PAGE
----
This really sucks.

6 best ways to get into conferences free

It’s web conference season again and being someone who goes to a ton of conferences, sees a lot of value in talking to the people who also attended a lot of conferences, sees little value in most of the panels at conferences and hasn’t paid for a conference in recent history, I thought I’d pass on a few tips to all you whippersnappers looking for ways to check this out. First off, let me take a second to note that I’ve talked to a lot of people recently who have relayed massive sob stories about not being able to afford conferences so therefor not going. Let me tell you, back in my day we didn’t let silly things like “not having the cash for admission” stand in our way! Anyway, here’s a few tricks to add to your jelly bean bowl that might help you get a seat for free that someone else had to con their company into paying for.

  1. Just walk in. Seriously, you’d be surprised at how often this works. The guards at the doors are supposed to be looking for badges but I suspect they are greatly underpaid and most don’t really care. Just act like you know what you are doing when you walk by. If for some reason they do stop you and ask, tell them you left it in your bag which is already inside and you just walked out a moment ago, don’t they remember?? You’ll be in in a heartbeat.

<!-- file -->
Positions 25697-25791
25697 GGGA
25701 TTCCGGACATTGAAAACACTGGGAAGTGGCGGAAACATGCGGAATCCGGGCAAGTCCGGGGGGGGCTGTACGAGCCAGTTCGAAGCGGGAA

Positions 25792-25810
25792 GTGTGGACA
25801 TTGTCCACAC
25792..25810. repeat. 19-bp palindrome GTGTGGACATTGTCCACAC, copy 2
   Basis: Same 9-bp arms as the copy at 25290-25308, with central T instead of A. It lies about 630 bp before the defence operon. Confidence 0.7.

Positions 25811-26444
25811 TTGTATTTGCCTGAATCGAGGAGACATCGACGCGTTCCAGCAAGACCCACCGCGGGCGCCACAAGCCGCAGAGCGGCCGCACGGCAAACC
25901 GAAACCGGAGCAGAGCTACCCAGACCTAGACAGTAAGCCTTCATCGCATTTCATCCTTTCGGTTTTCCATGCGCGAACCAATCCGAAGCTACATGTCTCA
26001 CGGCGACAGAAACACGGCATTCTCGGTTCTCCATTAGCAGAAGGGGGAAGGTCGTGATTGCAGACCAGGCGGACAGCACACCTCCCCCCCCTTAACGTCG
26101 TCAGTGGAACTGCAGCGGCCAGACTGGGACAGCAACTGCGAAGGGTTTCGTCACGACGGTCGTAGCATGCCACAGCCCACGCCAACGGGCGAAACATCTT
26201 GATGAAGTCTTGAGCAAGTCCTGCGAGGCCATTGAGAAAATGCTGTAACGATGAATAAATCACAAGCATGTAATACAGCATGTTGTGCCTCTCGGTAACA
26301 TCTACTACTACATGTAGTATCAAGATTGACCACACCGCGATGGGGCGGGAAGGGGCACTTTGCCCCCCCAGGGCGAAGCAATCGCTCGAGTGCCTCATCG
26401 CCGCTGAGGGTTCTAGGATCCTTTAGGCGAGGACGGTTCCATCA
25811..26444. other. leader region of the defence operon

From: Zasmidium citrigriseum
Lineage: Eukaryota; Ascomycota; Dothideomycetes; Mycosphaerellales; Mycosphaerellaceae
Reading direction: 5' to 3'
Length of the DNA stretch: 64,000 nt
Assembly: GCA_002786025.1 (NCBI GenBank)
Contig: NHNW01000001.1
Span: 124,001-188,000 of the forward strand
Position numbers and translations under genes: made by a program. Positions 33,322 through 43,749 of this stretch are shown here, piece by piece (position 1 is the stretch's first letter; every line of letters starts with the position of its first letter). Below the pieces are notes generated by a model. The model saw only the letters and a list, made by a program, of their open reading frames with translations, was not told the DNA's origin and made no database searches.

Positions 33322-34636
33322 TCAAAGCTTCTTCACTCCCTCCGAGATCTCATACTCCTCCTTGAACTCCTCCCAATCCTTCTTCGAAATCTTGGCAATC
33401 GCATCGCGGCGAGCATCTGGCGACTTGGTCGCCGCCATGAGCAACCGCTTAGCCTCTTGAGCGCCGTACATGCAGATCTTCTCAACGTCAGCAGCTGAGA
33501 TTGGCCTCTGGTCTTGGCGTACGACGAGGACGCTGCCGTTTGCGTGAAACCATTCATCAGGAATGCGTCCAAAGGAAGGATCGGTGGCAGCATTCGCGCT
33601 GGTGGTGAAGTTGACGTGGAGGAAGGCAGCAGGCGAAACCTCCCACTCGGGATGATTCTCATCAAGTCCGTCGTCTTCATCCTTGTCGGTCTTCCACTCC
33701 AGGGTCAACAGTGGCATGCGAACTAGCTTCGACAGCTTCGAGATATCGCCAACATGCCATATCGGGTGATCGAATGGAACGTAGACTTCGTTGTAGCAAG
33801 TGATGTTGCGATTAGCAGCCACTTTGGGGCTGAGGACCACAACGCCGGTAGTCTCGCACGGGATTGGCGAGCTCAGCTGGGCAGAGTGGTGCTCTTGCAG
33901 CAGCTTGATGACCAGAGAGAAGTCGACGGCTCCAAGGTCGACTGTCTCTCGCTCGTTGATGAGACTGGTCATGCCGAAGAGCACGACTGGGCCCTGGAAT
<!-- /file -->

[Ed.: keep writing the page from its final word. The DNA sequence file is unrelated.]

2. Don’t want to risk having to BS with a guard? Get yourself a lanyard. A little known secret is that most conferences have unique sponsor branded lanyards that are just as good as a pass. Offer a real attendee $10 for their lanyard and put it around your neck, but tuck the end where a badge usually would be into your sweater or jacket – the guards will see the lanyard and assume you have a badge and waves you right past.
  3. Still worried about having your bluff called? Get a real badge. Doesn’t matter what name is on it, the guards aren’t checking IDs. If you have a pass from last year chances are it’s the same, if you don’t hang around at the end of day one and ask people who are leaving, ESPECIALLY speakers, if they are coming back the following day, and if not can you have their pass? I walked into an O’Reilly conference one year with Tim O’Reilly’s badge and the security didn’t even question it.
  4. Go as press. Finally you are official. After you’ve been to a few of these things chances are you’ve developed some kind of opinion about it. Write something up, and offer it to a few websites that cover these kinds of events/issues. If you don’t sound like a toolbox they might just take it and then presto, you’re a tech journalist. Apply for a press pass next time and maybe you can move up to “topical expert.”
  5. Get an invite. This takes a little more work than you might be up for, and might require doing a few of the above first so that people start to know who you are, but once you have a contact for the conference organizers and have some value you can offer them, most will be happy to slide you a pass.
  6. Be on a panel or present something. The logical next step, stop attending and start contributing. You know you have some scary insight by now right, so go for it.